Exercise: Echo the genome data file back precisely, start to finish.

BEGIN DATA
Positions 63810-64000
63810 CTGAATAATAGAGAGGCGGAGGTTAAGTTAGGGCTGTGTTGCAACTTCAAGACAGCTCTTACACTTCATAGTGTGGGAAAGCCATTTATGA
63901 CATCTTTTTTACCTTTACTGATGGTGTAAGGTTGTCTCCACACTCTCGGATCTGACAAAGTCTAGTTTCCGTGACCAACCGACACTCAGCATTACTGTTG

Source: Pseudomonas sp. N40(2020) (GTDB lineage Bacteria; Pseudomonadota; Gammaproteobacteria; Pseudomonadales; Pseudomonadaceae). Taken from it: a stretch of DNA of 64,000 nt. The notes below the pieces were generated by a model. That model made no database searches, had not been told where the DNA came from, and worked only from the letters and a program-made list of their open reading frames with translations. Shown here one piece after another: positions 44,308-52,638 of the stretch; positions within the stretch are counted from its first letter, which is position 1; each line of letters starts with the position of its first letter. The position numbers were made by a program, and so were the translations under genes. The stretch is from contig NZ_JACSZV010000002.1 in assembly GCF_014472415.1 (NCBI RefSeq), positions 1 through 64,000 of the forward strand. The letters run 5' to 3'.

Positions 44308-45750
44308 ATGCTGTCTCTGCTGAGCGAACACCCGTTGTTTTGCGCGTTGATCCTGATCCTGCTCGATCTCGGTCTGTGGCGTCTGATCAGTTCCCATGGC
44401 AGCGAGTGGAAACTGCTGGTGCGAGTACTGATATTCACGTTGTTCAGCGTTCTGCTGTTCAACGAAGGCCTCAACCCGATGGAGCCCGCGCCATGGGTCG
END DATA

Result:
Positions 63810-64000
63810 CTGAATAATAGAGAGGCGGAGGTTAAGTTAGGGCTGTGTTGCAACTTCAAGACAGCTCTTACACTTCATAGTGTGGGAAAGCCATTTATGA
63901 CATCTTTTTTACCTTTACTGATGGTGTAAGGTTGTCTCCACACTCTCGGATCTGACAAAGTCTAGTTTCCGTGACCAACCGACACTCAGCATTACTGTTG

Source: Pseudomonas sp. N40(2020) (GTDB lineage Bacteria; Pseudomonadota; Gammaproteobacteria; Pseudomonadales; Pseudomonadaceae). Taken from it: a stretch of DNA of 64,000 nt. The notes below the pieces were generated by a model. That model made no database searches, had not been told where the DNA came from, and worked only from the letters and a program-made list of their open reading frames with translations. Shown here one piece after another: positions 44,308-52,638 of the stretch; positions within the stretch are counted from its first letter, which is position 1; each line of letters starts with the position of its first letter. The position numbers were made by a program, and so were the translations under genes. The stretch is from contig NZ_JACSZV010000002.1 in assembly GCF_014472415.1 (NCBI RefSeq), positions 1 through 64,000 of the forward strand. The letters run 5' to 3'.

Positions 44308-45750
44308 ATGCTGTCTCTGCTGAGCGAACACCCGTTGTTTTGCGCGTTGATCCTGATCCTGCTCGATCTCGGTCTGTGGCGTCTGATCAGTTCCCATGGC
44401 AGCGAGTGGAAACTGCTGGTGCGAGTACTGATATTCACGTTGTTCAGCGTTCTGCTGTTCAACGAAGGCCTCAACCCGATGGAGCCCGCGCCATGGGTCG